Response to CSIRO State of the Climate Report

In November, CSIRO and the Bureau of Meteorology released the State of the Climate 2022 Report, outlining changes to weather and climate extremes across Australia. The report is published every two years and a summary of this year’s report is shown in the video below. The findings of the report show that Australia’s climate has changed. It will continue to change in-line with anthropogenic climate change. Although Australia is a land of extremes, these extremes are being pushed beyond known records and are placing our biodiversity and natural resources at risk.

Below is DARE’s response to the State of the Climate Report – by DARE Director Assoc. Prof. Willem Vervoort and DARE CI Dr Aaron Greenville.

As the magnitude and frequency of climate extremes increases our future becomes more uncertain. Our very existence is dependent on the natural resources and biodiversity the Earth holds, yet we do not know how ecosystems and environments will respond in the face of such rapid changes.

Viewed through an ecological lens, DARE is taking on this urgent challenge by employing the new field of near-term ecological forecasting to predict what this change may look like in a year, 5 years and 10 years. Then deploy management strategies early, update forecast models with near-term outcomes and abate biodiversity loss.

Australia’s most remote locations are affected by climate change. Central Australia – already a land of extremes – is becoming hotter. One in 10 year flooding rainfall events are increasing in magnitude and frequency. These extreme rainfall events trigger huge increases in productivity, but also mask a hidden threat of more wildfires and increases in invasive species, such as rabbits, buffel grass, red foxes and feral cats.

Brown floodwaters covering farmland near Singleton, NSW, Australia. (CSIRO)

Brown floodwaters covering farmland near Singleton, NSW, Australia. (CSIRO)

From a hydrological perspective, in drier areas such as Australia, where the rainfall is more variable, but overall rainfall is low, effects of climate change will be felt more, as the changes will be relatively larger. Regrettably, state and federal monitoring networks are sparse in these areas, as population densities are lower. These areas require innovative solutions to water observations and integration of data for decisions.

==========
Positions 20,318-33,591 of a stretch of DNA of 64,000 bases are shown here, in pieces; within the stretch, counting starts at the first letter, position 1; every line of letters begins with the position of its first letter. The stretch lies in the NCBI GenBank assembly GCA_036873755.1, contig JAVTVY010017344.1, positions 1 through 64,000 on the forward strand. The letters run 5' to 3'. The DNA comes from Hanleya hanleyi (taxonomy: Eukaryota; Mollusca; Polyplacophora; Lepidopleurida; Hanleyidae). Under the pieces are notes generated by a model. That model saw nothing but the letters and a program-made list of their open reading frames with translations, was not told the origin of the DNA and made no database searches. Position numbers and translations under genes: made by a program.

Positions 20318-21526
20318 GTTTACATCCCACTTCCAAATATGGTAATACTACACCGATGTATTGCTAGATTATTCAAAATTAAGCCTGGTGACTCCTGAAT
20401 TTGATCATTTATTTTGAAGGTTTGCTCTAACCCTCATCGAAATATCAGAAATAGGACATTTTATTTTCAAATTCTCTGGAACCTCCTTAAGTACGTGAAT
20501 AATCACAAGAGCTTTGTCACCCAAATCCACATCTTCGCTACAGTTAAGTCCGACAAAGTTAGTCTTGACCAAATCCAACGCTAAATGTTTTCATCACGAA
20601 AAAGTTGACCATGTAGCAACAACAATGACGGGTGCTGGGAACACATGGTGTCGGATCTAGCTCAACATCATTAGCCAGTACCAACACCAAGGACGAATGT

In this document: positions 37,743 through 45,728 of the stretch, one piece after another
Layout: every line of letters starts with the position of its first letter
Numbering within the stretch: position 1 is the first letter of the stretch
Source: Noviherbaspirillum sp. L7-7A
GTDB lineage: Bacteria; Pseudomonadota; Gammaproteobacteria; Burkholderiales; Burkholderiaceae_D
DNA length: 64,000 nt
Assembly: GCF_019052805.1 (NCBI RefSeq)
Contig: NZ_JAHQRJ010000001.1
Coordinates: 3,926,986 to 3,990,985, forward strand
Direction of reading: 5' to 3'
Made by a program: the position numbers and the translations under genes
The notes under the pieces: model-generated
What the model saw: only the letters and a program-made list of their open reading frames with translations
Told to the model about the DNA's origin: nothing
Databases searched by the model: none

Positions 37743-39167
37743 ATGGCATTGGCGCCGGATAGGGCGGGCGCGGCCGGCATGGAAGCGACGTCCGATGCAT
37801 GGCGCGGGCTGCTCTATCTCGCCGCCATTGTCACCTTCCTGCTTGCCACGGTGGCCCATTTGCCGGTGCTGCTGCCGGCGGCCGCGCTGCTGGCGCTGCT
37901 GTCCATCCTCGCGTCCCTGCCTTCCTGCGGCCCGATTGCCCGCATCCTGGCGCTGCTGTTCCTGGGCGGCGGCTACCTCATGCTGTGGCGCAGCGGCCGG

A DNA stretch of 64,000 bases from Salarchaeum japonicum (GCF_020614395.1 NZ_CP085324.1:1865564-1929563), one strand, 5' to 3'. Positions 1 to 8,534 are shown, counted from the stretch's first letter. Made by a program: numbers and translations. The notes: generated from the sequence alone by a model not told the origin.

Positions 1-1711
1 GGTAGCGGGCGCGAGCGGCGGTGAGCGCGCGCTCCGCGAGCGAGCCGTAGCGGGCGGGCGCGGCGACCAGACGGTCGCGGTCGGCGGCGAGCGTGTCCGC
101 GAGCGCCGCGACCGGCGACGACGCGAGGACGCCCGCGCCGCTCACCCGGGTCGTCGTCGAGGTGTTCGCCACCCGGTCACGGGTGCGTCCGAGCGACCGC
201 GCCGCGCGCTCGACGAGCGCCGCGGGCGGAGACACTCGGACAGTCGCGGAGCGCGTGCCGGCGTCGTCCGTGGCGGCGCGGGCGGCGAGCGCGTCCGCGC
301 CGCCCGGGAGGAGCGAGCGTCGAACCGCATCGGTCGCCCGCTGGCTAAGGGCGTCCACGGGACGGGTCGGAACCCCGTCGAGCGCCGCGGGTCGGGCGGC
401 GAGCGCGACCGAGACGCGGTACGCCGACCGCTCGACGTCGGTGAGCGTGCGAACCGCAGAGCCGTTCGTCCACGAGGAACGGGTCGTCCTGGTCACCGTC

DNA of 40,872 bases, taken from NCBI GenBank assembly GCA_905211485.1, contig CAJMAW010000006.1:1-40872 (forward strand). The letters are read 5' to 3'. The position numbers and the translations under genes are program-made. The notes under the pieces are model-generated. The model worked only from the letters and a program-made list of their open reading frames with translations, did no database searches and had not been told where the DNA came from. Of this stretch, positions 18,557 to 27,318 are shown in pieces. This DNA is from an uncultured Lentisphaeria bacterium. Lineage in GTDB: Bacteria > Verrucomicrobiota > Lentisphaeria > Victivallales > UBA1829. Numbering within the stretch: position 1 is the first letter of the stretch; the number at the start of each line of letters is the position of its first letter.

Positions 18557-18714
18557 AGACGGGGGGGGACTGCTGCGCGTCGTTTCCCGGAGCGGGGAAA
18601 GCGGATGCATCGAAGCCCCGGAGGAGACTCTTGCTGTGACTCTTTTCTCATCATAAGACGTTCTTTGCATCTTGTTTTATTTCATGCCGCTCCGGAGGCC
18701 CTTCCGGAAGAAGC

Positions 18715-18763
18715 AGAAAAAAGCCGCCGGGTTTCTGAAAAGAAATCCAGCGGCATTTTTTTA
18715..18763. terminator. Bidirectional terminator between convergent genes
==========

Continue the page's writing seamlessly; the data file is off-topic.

Across Australia, reduced water availability which will fluctuate more widely which makes accurate water measurements and knowing exactly where the water is even more important.

We need to reduce and quantify the uncertainty in water predictions and measurements. We cannot manage what we can’t measure or predict! As observed by Vervoort et al. 2021, this means we need to a) measure more accurately and b) make more accurate predictions for decision-making on water sharing.

Quantifying uncertainty in biodiversity and water sharing, is vital to improve decision-making to address climate change. Knowing where to measure and what to measure is an important part of reducing uncertainty. We can then use quantified uncertainty to improve this knowledge.

Using Data Science, DARE can map uncertainty across the monitoring network, as well as for our model predictions. This will improve decision-making on improved monitoring networks and drive new approaches to prediction and observation, such as using remote sensing technology.

With the effects of climate change bearing down on us, and mitigation still behind schedule, finding better ways to forecast and predict will provide management solutions for adaptation.